Skip to content

Weight Loss & Diet Plans

Font Size

Obesity - Surgery

Surgery may be an option if you have a body mass index (BMI) of 40 or more. It may also be an option if you have a BMI of 35 and another health problem related to your weight, such as diabetes or arthritis.

Use the Interactive Tool: Is Your BMI Increasing Your Health Risks? to calculate your BMI.

Experts are still debating whether surgery for obesity is okay for children.

The goal of surgery is to cause significant weight loss. This should reduce obesity-related health problems, including type 2 diabetes and high blood pressure.

Surgery can help you lose weight in a couple of ways. Restrictive operations (such as adjustable gastric band ) reduce how much food you can eat by making the stomach smaller. Malabsorptive operations (such as Roux-en-Y gastric bypass) make it harder for your body to digest and absorb food.

It is important to remember that you may still be obese or overweight after the surgery. Also, surgery will require you to make extreme changes in how you eat, such as eating only a few ounces of food at a time because the surgery creates a much smaller stomach.

dplink.gif Obesity: Should I Have Weight-Loss Surgery?

Surgery choices

Nutrition concerns

After surgery, you will need to learn new ways to eat. You'll need to eat very slowly and chew your food well. You will not be able to drink for 30 minutes before eating, during your meal, and for 30 minutes after eating. If you don't make these changes, you may vomit frequently and have pain. You may also develop nutrition problems.

Your doctor may recommend calcium, iron, and vitamin supplements.

What to think about

All surgeries have risks. Discuss your treatment options with your doctor to decide what is best for you.

Most people who have surgery to treat obesity begin to lose weight quickly. Weight loss usually continues for about 2 years.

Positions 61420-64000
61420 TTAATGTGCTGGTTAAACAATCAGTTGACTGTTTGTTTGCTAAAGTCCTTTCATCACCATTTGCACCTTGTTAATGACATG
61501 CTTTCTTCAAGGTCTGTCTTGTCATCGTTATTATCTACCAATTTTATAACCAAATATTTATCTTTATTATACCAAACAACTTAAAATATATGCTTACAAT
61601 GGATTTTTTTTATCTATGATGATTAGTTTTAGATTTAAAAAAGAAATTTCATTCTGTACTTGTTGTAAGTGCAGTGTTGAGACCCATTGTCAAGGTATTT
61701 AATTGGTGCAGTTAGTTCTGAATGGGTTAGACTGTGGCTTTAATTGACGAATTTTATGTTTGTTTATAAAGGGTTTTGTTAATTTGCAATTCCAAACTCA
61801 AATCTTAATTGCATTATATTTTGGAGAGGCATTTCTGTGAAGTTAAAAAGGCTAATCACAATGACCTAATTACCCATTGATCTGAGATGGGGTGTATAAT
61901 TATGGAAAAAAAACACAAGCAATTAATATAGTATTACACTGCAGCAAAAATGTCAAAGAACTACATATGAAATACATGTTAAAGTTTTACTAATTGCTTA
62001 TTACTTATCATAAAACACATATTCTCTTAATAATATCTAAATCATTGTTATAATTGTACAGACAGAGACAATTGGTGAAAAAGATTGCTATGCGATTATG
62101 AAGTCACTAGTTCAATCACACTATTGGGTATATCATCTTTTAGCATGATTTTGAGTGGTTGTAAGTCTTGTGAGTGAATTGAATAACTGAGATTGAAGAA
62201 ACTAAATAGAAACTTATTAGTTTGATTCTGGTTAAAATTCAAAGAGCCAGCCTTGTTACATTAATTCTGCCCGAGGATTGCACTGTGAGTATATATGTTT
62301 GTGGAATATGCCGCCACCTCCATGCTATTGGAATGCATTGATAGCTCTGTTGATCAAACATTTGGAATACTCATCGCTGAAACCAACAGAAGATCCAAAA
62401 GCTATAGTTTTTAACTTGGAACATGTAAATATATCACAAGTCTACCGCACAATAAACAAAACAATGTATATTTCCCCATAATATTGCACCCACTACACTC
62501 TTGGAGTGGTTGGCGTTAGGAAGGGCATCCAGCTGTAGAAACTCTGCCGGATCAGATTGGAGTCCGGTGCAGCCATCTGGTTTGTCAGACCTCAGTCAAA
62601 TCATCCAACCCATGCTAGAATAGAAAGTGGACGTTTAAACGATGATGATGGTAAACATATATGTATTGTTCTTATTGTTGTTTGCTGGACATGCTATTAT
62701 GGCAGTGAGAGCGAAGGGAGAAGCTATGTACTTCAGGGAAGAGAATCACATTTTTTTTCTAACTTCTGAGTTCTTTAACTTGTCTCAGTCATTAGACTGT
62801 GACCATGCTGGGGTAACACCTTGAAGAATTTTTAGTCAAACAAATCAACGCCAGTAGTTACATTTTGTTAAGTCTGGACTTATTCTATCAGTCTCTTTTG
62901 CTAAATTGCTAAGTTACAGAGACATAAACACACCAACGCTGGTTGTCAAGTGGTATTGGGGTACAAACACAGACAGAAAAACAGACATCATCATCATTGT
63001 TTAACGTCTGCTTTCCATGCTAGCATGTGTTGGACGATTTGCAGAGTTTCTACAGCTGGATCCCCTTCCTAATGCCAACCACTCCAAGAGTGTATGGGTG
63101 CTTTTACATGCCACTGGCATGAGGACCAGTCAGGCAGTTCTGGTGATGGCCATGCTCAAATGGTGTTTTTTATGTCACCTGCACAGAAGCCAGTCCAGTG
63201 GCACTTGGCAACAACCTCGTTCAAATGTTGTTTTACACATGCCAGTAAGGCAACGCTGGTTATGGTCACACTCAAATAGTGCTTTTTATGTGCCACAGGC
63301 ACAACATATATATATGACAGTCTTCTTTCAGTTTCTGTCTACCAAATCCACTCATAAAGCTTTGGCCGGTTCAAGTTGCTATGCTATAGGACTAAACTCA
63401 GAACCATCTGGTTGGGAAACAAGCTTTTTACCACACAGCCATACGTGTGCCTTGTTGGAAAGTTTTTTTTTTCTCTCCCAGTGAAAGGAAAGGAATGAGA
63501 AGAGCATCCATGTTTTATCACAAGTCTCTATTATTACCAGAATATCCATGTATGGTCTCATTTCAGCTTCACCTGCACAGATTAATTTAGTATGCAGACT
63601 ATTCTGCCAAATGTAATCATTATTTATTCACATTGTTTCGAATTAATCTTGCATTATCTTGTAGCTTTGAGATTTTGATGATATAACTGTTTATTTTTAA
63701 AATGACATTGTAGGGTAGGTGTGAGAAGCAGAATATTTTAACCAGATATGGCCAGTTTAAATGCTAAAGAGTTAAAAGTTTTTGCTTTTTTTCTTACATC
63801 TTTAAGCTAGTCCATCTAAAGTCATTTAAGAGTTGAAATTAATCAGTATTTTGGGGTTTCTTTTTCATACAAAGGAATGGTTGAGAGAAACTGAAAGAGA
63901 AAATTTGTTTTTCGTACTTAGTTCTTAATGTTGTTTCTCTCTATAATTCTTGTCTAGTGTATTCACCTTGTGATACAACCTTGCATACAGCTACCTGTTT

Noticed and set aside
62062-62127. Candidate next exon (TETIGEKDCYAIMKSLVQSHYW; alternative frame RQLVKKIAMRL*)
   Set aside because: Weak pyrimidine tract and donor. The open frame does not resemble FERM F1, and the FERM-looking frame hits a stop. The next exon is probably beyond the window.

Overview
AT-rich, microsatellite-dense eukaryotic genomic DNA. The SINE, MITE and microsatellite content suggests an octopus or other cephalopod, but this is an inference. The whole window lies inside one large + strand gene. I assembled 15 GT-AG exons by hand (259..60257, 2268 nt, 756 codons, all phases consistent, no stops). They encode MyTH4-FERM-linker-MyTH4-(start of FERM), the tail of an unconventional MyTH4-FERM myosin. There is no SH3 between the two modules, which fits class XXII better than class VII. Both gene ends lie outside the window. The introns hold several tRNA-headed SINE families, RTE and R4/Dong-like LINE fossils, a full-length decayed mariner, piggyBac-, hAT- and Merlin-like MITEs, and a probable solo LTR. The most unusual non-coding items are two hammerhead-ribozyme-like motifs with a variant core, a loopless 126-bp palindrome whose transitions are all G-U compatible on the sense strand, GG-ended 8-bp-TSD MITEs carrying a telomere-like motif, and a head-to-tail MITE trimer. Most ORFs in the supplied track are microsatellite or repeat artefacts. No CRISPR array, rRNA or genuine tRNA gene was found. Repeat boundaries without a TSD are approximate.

Risks common to all surgeries for weight loss include an infection in the incision, a leak from the stomach into the abdominal cavity or where the intestine is connected (resulting in an infection called peritonitis), and a blood clot that blocks blood flow in the lung (pulmonary embolism). Some people develop anemia or osteoporosis.

It is important to compare the risks of being obese with the risks of surgery.

    This information is produced and provided by the National Cancer Institute (NCI). The information in this topic may have changed since it was written. For the most current information, contact the National Cancer Institute via the Internet web site at http:// cancer .gov or call 1-800-4-CANCER.

    WebMD Medical Reference from Healthwise

    Last Updated: March 12, 2014
    This information is not intended to replace the advice of a doctor. Healthwise disclaims any liability for the decisions you make based on this information.
    1
    Next Article:

    Today on WebMD

    measuring waist
    4 tips for shedding yours.
    apple cider vinegar
    Does it have health benefits?
     
    Chocolate truffle
    For weight loss, some aren’t so bad after all.
    woman holding red dress
    24 simple, practical tips.
     
    woman shopping fresh produce
    Video
    butter curl on knife
    Quiz
     
    eating out healthy
    Article
    Smiling woman, red hair
    Article
     
    thumbnail_woman_tossing_spinach
    Video
    lunchbox
    Article
     
    What Girls Need To Know About Eating Disorders
    Article
    teen squeezing into jeans
    fitfor Teens
     

    Special Sections